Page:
It's not quite so easy any more, but still there are those who get away with a lot. I don't meant this Musing to be about Walcott in particular; he's one recent example (recent in my personal knowledge anyway). Let's take Bowie, an artist whose work I've long loved and admired. Again, it is only recently that I came across allegations that – early in his career at least – he was quite happy to intoxicate and seduce his under-age groupies. Indeed, it was a time when that was pretty much expected of rock stars, and we all thought the victims were willing. On the face of it, perhaps some were, but nowadays we would question whether immaturity and intoxication can really permit of consent.

Whatever may be true about these particular men, I think it's fair to say that not all famous writers are also good people.  But then, most people are not entirely good, are we? How to judge? Where does one draw the line? Tolstoy, we are told, took his long-suffering wife for granted as she supported him selflessly so he could create his novels. Not very nice, not at all endearing; but does it rate with flagrant philanderers, thieves and brawlers (think Villon), addicts or sexual predators? 


And, whatever the sin in the personal life, how does it affect our reading of the poetry? 

Perhaps it's easier to investigate if we think of the visual arts. When I am moved by Picasso's Weeping Woman, do I also reflect on how badly he treated women in his life? Should I? (And what if I don't even know? I do, obviously, but there must be viewers who don't.)







Painting in National Gallery of Victoria. Image used here according to Fair Use.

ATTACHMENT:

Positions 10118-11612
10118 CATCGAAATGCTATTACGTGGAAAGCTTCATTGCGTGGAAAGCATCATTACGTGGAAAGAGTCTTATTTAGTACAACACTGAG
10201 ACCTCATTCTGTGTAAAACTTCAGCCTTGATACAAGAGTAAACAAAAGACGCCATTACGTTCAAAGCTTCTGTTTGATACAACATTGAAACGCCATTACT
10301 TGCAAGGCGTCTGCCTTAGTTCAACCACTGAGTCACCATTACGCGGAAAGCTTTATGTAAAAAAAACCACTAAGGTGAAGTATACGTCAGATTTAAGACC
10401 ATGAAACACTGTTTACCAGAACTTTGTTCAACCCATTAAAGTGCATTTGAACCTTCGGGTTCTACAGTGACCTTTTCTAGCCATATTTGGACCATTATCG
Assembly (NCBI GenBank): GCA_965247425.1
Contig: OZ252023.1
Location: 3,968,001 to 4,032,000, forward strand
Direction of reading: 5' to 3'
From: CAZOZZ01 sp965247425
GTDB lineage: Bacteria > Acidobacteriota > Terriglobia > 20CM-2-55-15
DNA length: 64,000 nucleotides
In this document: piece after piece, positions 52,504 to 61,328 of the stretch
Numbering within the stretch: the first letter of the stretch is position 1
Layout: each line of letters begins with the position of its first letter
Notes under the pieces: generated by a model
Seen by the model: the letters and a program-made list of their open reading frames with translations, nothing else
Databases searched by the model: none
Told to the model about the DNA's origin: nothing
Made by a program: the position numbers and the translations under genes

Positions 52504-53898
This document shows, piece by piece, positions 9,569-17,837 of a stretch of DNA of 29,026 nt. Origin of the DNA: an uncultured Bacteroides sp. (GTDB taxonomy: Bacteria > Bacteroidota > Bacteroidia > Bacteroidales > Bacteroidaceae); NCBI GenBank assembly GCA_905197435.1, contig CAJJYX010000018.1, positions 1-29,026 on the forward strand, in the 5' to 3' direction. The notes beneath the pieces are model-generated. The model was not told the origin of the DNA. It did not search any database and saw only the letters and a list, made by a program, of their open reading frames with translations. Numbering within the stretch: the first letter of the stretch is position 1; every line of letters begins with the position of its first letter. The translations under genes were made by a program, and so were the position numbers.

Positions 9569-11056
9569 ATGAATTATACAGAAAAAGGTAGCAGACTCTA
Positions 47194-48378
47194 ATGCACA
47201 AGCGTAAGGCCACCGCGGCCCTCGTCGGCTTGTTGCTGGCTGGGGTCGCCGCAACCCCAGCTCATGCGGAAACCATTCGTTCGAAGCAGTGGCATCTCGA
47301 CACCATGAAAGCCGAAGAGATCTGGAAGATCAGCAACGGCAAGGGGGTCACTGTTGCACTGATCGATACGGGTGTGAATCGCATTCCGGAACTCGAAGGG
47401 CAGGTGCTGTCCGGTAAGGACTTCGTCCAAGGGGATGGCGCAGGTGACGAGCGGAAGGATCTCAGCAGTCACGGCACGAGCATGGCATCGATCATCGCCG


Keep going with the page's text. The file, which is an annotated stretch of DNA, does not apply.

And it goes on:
Or, if I am basking in the sonorous words of Kubla Khan, does it worry me that Coleridge was reputedly under the influence of narcotics when he wrote it? Should it worry me? Should I, rather, rejoice in the way that this habit (presumably) enhanced his poetic gifts?


Perhaps you think drug addiction is a different kind of flaw, victimising only oneself? A man I once knew was a friend of Australian poet Michael Dransfield's mother, whom he met after her son had died from an overdose. This man was furious with Dransfield for the sorrow he had inflicted on his mother. Also, he had seen some of Dransfield's poems in manuscript and roundly castigated them as 'chicken scratchings' which in no way justified the drug use and early death. I don't know what he read, and it's true that Dransfield's last published poems were fragmentary compared with earlier ones, but many of his fellow-poets (myself included) will tell you he was a beautiful and important poet. I would say (and did say) that the quality of the verse is a separate issue: that the drug taking was a sad fact that didn't justify the writing whether it was chicken scrawlings or beautiful poetry; and also that it is beautiful, lasting poetry, which does not depend on his drug use to make it so.